Anonymising data is ‘not enough to protect privacy’ as a person’s identity can easily be pieced together from bits of information, study warns
- Under GDPR rules, organisations can only sell personal data by ‘anonymising’ it
- This means stripping it of identifiable details, such as name and email address
- However, machine-learning could be used to reverse this by third-party buyers
Data privacy laws requiring the anoymisation of a person’s data are failing to stop people being identified as the wealth of information snippets available can be assembled like a jigsaw to find someone’s true identity.
The little data nuggets allows a wider picture to be pieced together from information such as postcode, gender and date of birth and can often reveal a person’s name.
A study has warned that despite heightened privacy laws in the wake of GDPR, rolled out following the Cambridge Analytica scandal last year, people are still exposed.
Companies now often sell anonymised data to third parties for a variety of uses, including for analytics and reviewing audience participation.
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Risk: Although companies such as Facebook are forced to strip personal information from any data they share, researchers from Imperial College London showed machine-learning could be used to reverse this process by third-party buyers – even with incomplete datasets (stock)
That is done by stripping the data of identifying characteristics like names and email addresses, so that individuals cannot, in theory, be identified.
After this process, the data’s no longer subject to data protection regulations, so it can be freely used and sold.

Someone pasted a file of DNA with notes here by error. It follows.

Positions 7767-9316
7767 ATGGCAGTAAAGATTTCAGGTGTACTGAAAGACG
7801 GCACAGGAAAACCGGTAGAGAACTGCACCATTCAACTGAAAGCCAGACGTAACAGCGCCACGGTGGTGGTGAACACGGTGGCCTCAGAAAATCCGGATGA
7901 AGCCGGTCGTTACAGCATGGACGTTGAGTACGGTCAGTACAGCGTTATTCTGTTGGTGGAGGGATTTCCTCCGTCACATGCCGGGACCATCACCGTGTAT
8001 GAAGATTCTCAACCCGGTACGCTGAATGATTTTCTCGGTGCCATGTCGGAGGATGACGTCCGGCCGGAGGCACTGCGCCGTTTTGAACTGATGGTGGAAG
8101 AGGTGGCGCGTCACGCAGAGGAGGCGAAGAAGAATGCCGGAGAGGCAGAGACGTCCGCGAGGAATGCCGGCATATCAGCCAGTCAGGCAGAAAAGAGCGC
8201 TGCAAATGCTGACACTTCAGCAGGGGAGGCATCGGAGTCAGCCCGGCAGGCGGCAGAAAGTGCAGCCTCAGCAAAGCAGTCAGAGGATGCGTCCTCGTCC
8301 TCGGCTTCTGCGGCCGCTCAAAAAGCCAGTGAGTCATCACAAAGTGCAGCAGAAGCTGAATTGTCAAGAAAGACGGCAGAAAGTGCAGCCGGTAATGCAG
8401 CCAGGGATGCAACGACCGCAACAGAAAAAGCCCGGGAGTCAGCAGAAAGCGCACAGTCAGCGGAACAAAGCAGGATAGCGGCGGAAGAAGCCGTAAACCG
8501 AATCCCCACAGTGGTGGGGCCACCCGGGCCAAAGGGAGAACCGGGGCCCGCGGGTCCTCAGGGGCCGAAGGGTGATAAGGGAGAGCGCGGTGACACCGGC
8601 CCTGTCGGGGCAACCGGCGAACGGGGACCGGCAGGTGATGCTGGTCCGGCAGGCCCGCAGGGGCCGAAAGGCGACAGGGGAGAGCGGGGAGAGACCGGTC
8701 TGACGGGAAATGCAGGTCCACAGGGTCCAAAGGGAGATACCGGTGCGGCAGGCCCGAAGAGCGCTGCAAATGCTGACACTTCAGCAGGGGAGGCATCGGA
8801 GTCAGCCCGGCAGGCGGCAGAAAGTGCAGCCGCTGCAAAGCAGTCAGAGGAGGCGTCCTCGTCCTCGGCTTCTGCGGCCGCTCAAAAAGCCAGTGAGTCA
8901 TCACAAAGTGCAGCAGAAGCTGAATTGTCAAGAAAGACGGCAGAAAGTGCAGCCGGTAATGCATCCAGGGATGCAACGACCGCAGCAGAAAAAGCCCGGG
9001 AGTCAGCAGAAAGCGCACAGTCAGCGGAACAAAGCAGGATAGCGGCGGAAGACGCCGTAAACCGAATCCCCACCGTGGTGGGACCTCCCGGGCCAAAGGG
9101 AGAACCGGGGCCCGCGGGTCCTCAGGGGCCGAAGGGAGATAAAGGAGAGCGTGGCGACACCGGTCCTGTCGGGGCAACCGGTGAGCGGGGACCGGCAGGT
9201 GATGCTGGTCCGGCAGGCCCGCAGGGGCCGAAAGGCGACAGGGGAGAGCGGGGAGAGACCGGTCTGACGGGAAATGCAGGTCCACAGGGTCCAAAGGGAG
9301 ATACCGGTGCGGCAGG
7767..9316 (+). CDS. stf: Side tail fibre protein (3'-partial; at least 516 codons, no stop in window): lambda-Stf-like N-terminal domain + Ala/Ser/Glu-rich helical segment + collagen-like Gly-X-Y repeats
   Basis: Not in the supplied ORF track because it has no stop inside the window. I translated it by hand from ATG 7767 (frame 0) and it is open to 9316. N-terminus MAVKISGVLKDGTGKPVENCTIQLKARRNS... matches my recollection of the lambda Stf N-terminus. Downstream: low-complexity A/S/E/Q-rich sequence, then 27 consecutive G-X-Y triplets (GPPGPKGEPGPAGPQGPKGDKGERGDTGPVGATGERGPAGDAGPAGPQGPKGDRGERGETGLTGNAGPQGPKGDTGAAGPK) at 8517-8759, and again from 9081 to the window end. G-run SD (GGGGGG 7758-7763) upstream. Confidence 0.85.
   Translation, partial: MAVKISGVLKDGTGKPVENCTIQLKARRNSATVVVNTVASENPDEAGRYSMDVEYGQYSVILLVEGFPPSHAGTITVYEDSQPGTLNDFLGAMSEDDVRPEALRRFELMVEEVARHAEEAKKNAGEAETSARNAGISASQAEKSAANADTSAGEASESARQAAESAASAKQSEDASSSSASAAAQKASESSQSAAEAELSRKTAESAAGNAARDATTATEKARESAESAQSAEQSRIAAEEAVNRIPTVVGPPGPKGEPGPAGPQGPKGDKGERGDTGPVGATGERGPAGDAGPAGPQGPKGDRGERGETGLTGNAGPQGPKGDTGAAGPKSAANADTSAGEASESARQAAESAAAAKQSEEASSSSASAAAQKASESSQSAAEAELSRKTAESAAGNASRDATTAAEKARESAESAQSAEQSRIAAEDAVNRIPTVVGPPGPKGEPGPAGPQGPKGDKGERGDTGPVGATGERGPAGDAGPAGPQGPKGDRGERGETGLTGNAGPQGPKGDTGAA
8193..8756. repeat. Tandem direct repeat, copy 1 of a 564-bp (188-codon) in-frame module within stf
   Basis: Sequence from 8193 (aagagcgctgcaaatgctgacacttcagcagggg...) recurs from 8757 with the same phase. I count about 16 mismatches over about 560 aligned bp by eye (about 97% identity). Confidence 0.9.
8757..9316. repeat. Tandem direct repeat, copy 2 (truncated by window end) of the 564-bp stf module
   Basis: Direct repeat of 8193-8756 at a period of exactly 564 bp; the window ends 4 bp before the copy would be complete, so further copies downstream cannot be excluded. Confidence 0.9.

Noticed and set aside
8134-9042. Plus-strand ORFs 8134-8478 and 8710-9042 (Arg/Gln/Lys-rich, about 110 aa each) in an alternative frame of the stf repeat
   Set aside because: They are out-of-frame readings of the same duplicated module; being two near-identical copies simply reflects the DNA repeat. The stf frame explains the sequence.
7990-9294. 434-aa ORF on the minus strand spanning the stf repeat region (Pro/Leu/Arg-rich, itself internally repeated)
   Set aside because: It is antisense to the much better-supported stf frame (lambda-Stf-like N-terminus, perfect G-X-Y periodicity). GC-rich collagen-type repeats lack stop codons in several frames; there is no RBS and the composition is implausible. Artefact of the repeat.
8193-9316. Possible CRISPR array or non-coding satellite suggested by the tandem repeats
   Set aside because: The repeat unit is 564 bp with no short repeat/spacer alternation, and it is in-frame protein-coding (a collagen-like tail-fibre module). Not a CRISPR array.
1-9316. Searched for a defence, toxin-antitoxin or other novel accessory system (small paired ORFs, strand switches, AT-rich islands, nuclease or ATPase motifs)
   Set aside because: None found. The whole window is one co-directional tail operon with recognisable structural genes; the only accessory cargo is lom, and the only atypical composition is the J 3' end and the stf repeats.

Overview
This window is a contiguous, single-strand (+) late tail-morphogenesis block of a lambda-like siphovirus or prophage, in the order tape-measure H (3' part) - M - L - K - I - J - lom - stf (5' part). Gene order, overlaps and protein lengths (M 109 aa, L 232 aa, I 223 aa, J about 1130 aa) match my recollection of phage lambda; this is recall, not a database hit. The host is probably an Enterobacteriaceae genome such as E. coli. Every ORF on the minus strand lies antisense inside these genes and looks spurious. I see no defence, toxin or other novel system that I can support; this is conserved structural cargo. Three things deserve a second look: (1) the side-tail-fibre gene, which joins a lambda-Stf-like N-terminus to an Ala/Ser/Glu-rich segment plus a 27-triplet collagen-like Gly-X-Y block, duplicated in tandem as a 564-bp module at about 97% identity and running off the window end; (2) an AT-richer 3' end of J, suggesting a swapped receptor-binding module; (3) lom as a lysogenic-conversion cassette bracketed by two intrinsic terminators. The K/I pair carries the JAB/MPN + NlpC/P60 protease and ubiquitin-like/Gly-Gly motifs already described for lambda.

But researchers from Imperial College London and the University of Louvain in Belgium showed machine-learning could be used to reverse this process.
They created an online computer tool that could correctly ‘re-identify’ 99.98 per cent of Americans in any available ‘anonymised’ dataset by using just 15 characteristics, including age, gender, and marital status.
Study first author Dr Luc Rocher, of UC Louvain, said: ‘While there might be a lot of people who are in their thirties, male, and living in New York City, far fewer of them were also born on January 5, are driving a red sports car, and live with two kids – both girls – and one dog.’
The tool first asked a user to put in the first part of their postcode, gender, and date of birth and estimated the probability they could be identified from an ‘anonymous’ dataset.
The estimate dramatically increased as the user gave more personal details such as marital status, number of vehicles, house ownership status and employment status.
Not enough? The EU General Data Protection Regulation (GDPR) was rolled out in the wake of the Facebook and Cambridge Analytica scandal, early last year, but may be insufficient (stock)
WHAT IS THE EU’S GENERAL DATA PROTECTION REGULATION?
The European Union’s General Data Protection Regulation (GDPR) is a new data protection law that entered into force on May 25, 2018.
It aims to strengthen and unify data protection for all individuals within the European Union (EU).
This means cracking down on how companies like Google and Facebook use and sell the data they collect on their users.
The law will mark the biggest overhaul of personal data privacy rules since the birth of the internet.
Under GDPR, companies are required to report data breaches within 72 hours, as well as to allow customers to export their data and delete it.
The European Union’s General Data Protection Regulation (GDPR) is a new data protection law that entered into force on May 25